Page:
With YKA MHM Fellow Vineet, Sabna launched Menstratalk, a campaign that aims to put an end to period poverty and smash menstrual taboos in society. As a start, the campaign aims to begin conversations on menstrual health with five hundred adolescents and youth in Delhi through offline platforms, and through this community mobilise support to create Period Friendly Institutions out of educational institutes in the city.

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A student from Delhi School of Social work, Vineet is a part of Project Sakhi Saheli, an initiative by the students of Delhi school of Social Work to create awareness on Menstrual Health and combat Period Poverty. Along with MHM Action Fellow Sabna, Vineet launched Menstratalk, a campaign that aims to put an end to period poverty and smash menstrual taboos in society.

As a start, the campaign aims to begin conversations on menstrual health with five hundred adolescents and youth in Delhi through offline platforms, and through this community mobilise support to create Period Friendly Institutions out of educational institutes in the city.

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She says, “Bihar is ranked the lowest in India’s SDG Index 2019 for India. Hygienic and comfortable menstruation is a basic human right and sustainable development cannot be ensured if menstruators are deprived of their basic rights.” Project अल्हड़ (Alharh) aims to create a robust sensitised community in Bhagalpur to collectively spread awareness, break the taboo, debunk myths and initiate fearless conversations around menstruation. The campaign aims to reach at least 6000 adolescent girls from government and private schools in Baghalpur district in 2020.

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A psychologist and co-founder of a mental health NGO called Customize Cognition, Ritika forayed into the space of menstrual health and hygiene, sexual and reproductive healthcare and rights and gender equality as an MHM Fellow with YKA. She says, “The experience of working on MHM/SRHR and gender equality has been an enriching and eye-opening experience. I have learned what’s beneath the surface of the issue, be it awareness, lack of resources or disregard for trans men, who also menstruate.”

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A Computer Science engineer by education, Nitisha started her career in the corporate sector, before realising she wanted to work in the development and social justice space. Since then, she has worked with Teach For India and Care India and is from the founding batch of Indian School of Development Management (ISDM), a one of its kind organisation creating leaders for the development sector through its experiential learning post graduate program.

As a Youth Ki Awaaz Menstrual Health Fellow, Nitisha has started Let’s Talk Period, a campaign to mobilise young people to switch to sustainable period products. She says, “80 lakh women in Delhi use non-biodegradable sanitary products, generate 3000 tonnes of menstrual waste, that takes 500-800 years to decompose; which in turn contributes to the health issues of all menstruators, increased burden of waste management on the city and harmful living environment for all citizens.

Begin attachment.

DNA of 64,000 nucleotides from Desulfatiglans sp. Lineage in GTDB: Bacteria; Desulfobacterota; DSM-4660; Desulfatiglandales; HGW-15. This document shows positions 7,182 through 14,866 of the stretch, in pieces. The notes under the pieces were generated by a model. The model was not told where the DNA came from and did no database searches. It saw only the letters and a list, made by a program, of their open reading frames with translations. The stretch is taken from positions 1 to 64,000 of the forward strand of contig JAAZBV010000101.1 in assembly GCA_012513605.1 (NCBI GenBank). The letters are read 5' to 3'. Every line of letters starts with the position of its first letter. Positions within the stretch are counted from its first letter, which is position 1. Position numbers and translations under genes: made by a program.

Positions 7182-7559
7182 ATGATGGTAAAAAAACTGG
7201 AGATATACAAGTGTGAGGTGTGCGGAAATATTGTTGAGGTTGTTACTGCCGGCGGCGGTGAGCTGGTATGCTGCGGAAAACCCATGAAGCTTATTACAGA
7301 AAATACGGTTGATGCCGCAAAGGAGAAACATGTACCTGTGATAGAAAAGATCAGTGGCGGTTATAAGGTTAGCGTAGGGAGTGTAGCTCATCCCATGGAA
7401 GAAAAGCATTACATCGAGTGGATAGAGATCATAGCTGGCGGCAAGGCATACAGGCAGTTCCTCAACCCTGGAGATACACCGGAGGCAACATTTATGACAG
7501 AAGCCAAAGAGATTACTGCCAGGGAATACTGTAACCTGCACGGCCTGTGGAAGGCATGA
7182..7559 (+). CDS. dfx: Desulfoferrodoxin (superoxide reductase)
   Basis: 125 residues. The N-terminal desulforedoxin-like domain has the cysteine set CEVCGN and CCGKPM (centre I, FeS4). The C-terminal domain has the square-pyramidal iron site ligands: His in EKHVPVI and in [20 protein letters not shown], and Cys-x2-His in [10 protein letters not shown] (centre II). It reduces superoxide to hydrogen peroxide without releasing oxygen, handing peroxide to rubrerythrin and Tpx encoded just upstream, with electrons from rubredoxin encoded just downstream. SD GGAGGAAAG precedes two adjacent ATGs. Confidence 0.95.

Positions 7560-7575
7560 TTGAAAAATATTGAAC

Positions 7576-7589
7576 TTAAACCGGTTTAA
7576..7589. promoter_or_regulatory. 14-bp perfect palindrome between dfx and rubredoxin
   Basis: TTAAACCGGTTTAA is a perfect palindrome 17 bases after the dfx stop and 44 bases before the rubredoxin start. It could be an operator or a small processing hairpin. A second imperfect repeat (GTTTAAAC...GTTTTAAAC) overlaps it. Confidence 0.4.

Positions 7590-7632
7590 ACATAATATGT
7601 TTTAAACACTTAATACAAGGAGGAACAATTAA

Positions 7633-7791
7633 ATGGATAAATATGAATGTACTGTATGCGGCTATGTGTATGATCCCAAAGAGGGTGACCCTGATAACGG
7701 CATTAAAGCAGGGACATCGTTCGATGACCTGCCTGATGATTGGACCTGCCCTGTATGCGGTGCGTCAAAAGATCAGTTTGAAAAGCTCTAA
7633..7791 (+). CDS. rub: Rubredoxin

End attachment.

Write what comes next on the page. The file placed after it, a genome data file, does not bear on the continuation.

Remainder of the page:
Let’s Talk Period aims to change this by

Find out more about her campaign here.

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A former Assistant Secretary with the Ministry of Women and Child Development in West Bengal for three months, Lakshmi Bhavya has been championing the cause of menstrual hygiene in her district. By associating herself with the Lalana Campaign, a holistic menstrual hygiene awareness campaign which is conducted by the Anahat NGO, Lakshmi has been slowly breaking taboos when it comes to periods and menstrual hygiene.

A Gender Rights Activist working with the tribal and marginalized communities in india, Srilekha is a PhD scholar working on understanding body and sexuality among tribal girls, to fill the gaps in research around indigenous women and their stories. Srilekha has worked extensively at the grassroots level with community based organisations, through several advocacy initiatives around Gender, Mental Health, Menstrual Hygiene and Sexual and Reproductive Health Rights (SRHR) for the indigenous in Jharkhand, over the last 6 years.

Srilekha has also contributed to sustainable livelihood projects and legal aid programs for survivors of sex trafficking. She has been conducting research based programs on maternal health, mental health, gender based violence, sex and sexuality. Her interest lies in conducting workshops for young people on life skills, feminism, gender and sexuality, trauma, resilience and interpersonal relationships.

A Guwahati-based college student pursuing her Masters in Tata Institute of Social Sciences, Bidisha started the #BleedwithDignity campaign on the technology platform Change.org, demanding that the Government of Assam install
biodegradable sanitary pad vending machines in all government schools across the state. Her petition on Change.org has already gathered support from over 90000 people and continues to grow.

Bidisha was selected in Change.org’s flagship program ‘She Creates Change’ having run successful online advocacy
campaigns, which were widely recognised. Through the #BleedwithDignity campaign; she organised and celebrated World Menstrual Hygiene Day, 2019 in Guwahati, Assam by hosting a wall mural by collaborating with local organisations. The initiative was widely covered by national and local media, and the mural was later inaugurated by the event’s chief guest Commissioner of Guwahati Municipal Corporation (GMC) Debeswar Malakar, IAS.